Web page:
Amber Inclusions by Anders Damgaard
With all this discussion recently surrounding the ethics of manipulating DNA in an effort to resurrect lost species, it seems appropriate that we take a look back in time at the vessels for our future T-Rexes and (fingers crossed~!) Giant Ground Sloths. Until that glorious day when we will ride atop the backs of huge beavers (it was a thing! Science up), admire the beauty of these amber-encased insects, forever looking out at us through a layer of several million years.
ARThropods by Emilio Garcia
Part of the Tokyoplastic x Emilio Garcia exhibit at Toy Art Gallery, LA. March 2013, bringing Emilio’s freakishly big-brained insectoids to metallic life.
A Trilobite Beetle (Duliticola hoiseni) making its way downtown.
Nature never fails to amaze me. A stick insect, known as the Mossy Walking-stick (Trychopeplus laciniatus).
MITCHELL’s DIURNAL or PAINTED TRILOBITE COCKROACH
This is an especially nice shot by Tumblr’s own clusterpod, a wonderful Australian photographer.
Polyzosteria mitchelli belongs to the Blattidae family (one of four cockroach families) along with 218 species in 20 genera (Australian Faunal Directory). The genus Polyzosteria from the same source has 15 species with many also very colourful. However Polyzosteria mitchelli would have to be one of the most striking with its brilliant color combination. It is mainly recorded from the semi-arid areas of WA, SA and NSW, where always a delight to encounter.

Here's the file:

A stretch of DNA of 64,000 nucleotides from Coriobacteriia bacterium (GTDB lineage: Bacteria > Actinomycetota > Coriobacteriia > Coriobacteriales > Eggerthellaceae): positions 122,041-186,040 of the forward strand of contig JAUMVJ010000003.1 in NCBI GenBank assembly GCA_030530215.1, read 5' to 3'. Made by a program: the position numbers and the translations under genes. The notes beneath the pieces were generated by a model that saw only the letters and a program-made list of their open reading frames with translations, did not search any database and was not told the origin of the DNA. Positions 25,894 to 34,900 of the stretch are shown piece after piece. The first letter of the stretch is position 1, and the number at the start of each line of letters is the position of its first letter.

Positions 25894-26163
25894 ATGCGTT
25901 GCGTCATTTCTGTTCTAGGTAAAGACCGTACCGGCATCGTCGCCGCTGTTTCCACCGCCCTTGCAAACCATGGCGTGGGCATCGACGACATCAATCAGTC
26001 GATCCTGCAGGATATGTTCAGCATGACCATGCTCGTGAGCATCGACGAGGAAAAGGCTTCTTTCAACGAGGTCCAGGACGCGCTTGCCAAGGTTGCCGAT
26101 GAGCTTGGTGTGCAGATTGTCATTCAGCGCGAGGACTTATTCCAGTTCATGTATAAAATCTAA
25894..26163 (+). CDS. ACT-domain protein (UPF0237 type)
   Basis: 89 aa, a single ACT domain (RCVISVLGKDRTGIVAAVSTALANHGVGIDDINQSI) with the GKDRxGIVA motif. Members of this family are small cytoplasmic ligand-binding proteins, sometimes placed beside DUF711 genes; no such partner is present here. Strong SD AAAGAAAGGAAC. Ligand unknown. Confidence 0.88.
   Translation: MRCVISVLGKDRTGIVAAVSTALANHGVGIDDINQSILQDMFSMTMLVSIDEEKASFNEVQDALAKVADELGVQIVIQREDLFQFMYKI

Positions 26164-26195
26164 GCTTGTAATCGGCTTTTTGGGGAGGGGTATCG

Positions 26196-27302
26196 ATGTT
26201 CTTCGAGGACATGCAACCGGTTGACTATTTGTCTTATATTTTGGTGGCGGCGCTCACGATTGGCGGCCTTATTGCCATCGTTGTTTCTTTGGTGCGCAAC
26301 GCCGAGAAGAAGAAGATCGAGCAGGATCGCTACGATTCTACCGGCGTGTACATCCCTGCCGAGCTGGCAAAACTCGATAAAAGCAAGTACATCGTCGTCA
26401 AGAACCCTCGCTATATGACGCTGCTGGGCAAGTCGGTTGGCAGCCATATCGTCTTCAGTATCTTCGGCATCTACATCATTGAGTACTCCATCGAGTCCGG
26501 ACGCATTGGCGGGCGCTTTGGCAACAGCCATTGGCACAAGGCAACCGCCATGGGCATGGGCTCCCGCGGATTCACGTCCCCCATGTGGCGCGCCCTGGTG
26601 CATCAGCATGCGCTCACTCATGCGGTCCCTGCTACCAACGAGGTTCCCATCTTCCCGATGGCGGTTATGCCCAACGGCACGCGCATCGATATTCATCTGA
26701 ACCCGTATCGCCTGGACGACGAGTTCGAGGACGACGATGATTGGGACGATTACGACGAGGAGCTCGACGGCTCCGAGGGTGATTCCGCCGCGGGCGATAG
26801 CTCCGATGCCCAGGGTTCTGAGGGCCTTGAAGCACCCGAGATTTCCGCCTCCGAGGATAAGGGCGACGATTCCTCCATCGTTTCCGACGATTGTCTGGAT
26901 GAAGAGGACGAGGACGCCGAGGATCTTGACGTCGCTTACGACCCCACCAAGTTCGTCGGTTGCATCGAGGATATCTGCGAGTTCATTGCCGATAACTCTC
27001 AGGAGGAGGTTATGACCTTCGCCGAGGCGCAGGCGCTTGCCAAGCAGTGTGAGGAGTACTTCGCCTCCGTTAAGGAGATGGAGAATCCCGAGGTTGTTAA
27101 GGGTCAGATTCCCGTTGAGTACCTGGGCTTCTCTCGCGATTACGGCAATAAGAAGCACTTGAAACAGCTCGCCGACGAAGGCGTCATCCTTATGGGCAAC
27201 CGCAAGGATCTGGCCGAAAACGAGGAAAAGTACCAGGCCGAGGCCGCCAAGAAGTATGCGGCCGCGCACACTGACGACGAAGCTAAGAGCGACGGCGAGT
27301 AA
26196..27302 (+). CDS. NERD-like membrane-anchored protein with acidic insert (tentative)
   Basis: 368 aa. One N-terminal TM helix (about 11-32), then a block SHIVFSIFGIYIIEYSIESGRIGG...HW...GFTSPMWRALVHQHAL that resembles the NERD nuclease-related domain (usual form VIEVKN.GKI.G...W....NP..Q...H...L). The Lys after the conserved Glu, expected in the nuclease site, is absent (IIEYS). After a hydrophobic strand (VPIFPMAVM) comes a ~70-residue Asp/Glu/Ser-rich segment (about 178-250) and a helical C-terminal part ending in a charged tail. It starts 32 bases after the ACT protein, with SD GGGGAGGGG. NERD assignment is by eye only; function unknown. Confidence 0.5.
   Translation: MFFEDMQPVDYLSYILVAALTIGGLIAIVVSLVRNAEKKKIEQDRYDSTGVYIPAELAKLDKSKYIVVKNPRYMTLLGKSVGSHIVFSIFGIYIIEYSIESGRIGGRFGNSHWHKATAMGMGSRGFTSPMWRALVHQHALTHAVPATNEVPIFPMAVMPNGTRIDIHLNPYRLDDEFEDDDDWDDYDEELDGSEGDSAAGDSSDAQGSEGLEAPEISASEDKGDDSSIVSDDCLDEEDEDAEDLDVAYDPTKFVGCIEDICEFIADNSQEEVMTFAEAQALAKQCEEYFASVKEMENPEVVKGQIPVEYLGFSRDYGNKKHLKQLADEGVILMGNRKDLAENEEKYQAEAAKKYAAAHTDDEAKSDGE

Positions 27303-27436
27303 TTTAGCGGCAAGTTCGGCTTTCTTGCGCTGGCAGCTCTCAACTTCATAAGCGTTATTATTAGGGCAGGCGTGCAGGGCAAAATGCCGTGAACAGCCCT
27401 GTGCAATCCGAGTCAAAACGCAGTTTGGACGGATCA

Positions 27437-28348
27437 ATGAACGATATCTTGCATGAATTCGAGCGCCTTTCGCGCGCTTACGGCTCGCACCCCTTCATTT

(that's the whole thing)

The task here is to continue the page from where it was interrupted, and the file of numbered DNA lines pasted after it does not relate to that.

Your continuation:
I have found it (usually on shrubby vegetation) from coastal heath to inland mallee flora, including saltlakes and granite outcrops, so although not common, it is very widespread. Growing to 5 cm (2”) in length, it is quite stout and not very fast when compared to the troublesome introduced species that commonly invade houses. The local forms have a bronze background colouration, but apparently metallic green shades have been found in SA. Source
Other photos you may enjoy:
clusterpod: Unidentified Blattid cockroach. Hospital Rocks, Western Australia.
A pink Katydid. Usually grey, this is a 1 in 500 mutation. National Preserve, Beverley Shores, Indiana.
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I can hear the frogs calling to each other down in the creek outside. It seems a little too early in the year for them to be out. I hope there isn’t a sudden cold snap. We’ll need frogs around to deal with all the extra bugs we’re gonna have this spring and summer, since more of them (and/or their eggs) probably survived the mild winter.